• Library Journal

    April 1, 2015

    In 1994 Kibbutz Sadot Hadar becomes a haven for several individuals trying to make better lives for themselves. Adam, an addiction-prone New Yorker, aims to deliver a gift to a woman his grandfather loved 50 years earlier on the kibbutz. Claudette, a thirtysomething refugee from a life in a French-Canadian orphanage, struggles to overcome obsessive-compulsive disorder. Ulya, a Russian immigrant pretending to be Jewish, schemes to get to Manhattan. Farid, a Palestinian farm worker, wants to open a restaurant. Ofir, a gifted teenage musician, has lost his hearing in a terrorist bombing. And finally Ziva, the kibbutz's octogenarian founder, endeavors to force the community to maintain the socialist idealism on which the settlement was originally founded. VERDICT As Hope deftly juggles the various stories and backstories of her protagonists and the 600-year-old history of the sapphire brooch that Adam wishes to deliver to his grandfather's mysterious lost love, the debut novelist, a three-time Pushcart Prize nominee, weaves an intricate tapestry of love and longing, failure and redemption. Not every character will be saved but readers will keep rooting for them.--Andrea Kempf, formerly with Johnson Cty. Community Coll. Lib., Overland Park, KS

    Copyright 2015 Library Journal, LLC Used with permission.

  • Booklist

    June 1, 2015
    When Adam arrives at the kibbutz in Israel, he has only the clothes on his back and a priceless medieval brooch. By delivering the heirloom to his grandfather's long-lost love, he hopes to make amends for a past transgression and then move on. But Adam isn't the only restless person at the farm. Claudette, struggling with clinical OCD, longs to return to the Canadian orphanage in which she lived for 30 years. Ulya, who fled Russia by pretending to be Jewish, wishes to find her way to New York. Ziva, having escaped Nazi Germany to help found the kibbutz nearly 60 years ago, now faces the destruction of all her hard work at the end of her life. All of them must come to terms with the fragility of life to discover what they hold most important and stand a chance at redemption. This beautiful story of loss and hope sweeps artfully through 600 years of Jewish resilience. With its richly drawn, believable characters and its great sensitivity, Hope's novel is a striking debut.(Reprinted with permission of Booklist, copyright 2015, American Library Association.)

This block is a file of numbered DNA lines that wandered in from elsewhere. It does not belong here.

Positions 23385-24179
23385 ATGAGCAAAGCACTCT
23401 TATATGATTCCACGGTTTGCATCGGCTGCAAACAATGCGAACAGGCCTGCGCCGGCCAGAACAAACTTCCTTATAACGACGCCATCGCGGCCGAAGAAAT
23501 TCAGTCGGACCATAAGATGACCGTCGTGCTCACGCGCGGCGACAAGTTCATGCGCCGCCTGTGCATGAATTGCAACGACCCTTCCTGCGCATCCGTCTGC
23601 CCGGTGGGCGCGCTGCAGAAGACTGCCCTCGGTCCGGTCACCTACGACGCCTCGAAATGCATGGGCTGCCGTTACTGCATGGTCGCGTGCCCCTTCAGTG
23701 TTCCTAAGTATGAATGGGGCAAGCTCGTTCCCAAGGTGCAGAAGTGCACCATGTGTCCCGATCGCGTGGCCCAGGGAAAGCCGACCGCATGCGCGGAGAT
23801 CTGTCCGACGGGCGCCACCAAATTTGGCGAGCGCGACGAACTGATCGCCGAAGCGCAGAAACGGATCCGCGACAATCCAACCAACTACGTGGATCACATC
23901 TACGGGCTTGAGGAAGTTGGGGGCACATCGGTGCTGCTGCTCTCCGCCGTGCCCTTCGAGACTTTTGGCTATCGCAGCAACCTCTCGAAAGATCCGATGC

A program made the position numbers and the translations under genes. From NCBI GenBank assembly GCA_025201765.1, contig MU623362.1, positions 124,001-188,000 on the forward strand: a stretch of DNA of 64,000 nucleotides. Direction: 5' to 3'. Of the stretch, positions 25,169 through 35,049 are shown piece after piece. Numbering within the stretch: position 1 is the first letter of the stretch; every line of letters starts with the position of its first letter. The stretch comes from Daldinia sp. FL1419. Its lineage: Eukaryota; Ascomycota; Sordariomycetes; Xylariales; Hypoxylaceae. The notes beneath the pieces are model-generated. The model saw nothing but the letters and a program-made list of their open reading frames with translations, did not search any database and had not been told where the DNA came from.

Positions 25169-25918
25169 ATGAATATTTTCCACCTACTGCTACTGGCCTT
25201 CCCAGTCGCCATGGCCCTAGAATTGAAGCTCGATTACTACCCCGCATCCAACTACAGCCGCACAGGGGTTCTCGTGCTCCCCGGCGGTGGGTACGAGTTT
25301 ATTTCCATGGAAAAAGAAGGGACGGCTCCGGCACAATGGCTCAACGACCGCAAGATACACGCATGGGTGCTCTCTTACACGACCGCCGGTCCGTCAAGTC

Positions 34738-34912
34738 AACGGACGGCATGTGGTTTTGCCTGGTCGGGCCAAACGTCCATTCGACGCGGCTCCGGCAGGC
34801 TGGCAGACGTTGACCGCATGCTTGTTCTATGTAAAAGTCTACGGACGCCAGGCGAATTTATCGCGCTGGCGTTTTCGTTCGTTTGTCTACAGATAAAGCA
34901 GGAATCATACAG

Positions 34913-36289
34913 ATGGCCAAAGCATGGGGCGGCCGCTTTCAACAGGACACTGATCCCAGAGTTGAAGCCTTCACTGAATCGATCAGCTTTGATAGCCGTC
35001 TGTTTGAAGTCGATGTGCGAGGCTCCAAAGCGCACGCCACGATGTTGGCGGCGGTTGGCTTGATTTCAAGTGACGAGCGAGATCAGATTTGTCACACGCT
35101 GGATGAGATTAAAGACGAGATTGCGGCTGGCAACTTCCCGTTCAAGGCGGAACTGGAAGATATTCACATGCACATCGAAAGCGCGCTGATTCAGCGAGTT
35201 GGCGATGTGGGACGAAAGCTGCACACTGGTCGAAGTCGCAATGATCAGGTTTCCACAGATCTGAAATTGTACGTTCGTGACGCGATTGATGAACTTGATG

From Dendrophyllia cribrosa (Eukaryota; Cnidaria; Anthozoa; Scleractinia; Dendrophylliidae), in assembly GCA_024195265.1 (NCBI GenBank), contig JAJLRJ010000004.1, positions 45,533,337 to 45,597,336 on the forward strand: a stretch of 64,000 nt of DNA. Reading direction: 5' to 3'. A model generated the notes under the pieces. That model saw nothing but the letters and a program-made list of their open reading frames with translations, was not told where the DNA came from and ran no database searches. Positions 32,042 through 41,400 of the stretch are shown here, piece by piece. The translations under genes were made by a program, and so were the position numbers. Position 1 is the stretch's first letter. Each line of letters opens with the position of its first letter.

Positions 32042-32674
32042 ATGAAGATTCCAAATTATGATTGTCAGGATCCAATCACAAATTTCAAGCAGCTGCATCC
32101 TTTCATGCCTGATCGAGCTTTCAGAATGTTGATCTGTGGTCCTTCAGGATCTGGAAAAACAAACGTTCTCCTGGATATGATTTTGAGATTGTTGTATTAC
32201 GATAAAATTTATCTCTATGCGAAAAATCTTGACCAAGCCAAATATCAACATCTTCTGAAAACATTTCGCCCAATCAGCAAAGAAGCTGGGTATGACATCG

• The Boston Globe

    “Luminous, irreverent, and ambitious....Full of romance, tragedy, betrayal, and the constant reminder that chaos is a driving force in everyone's story, Safekeeping is a wise and memorable debut by a novelist of great talent and originality."

  • The Globe and Mail
    “A book that is greater than the sum of its parts. A complex, beautiful story about the inheritance of Jewish history."
  • The Montreal Gazette
    "One of the most assured debut novels in years....It's a page-turner that satisfies all the cravings of escapist reading while meeting the real world head-on."
  • The Jerusalem Post "A pleasurable and engulfing read."
  • Booklist
    “This beautiful story of loss and hope sweeps artfully through 600 years of Jewish resilience. With its richly drawn, believable characters and its great sensitivity, Hope's novel is a striking debut."
  • Tablet Magazine
    “When a debut novel comes along and dares just enough and hits the right notes, it deserves our attention."
  • Shelf Awareness (starred review)
    “This emotional journey will leave readers with aching hearts and deepened empathy for the waifs and strays of our world."
  • Library Journal
    “An intricate tapestry of love and longing, failure and redemption. Not every character will be saved but readers will keep rooting for them."
  • Washington Jewish Week
    "[Jessamyn Hope] may be a first-time author, but she's already a master storyteller."
  • Colorado Review
    "Gorgeously written, evocative novel."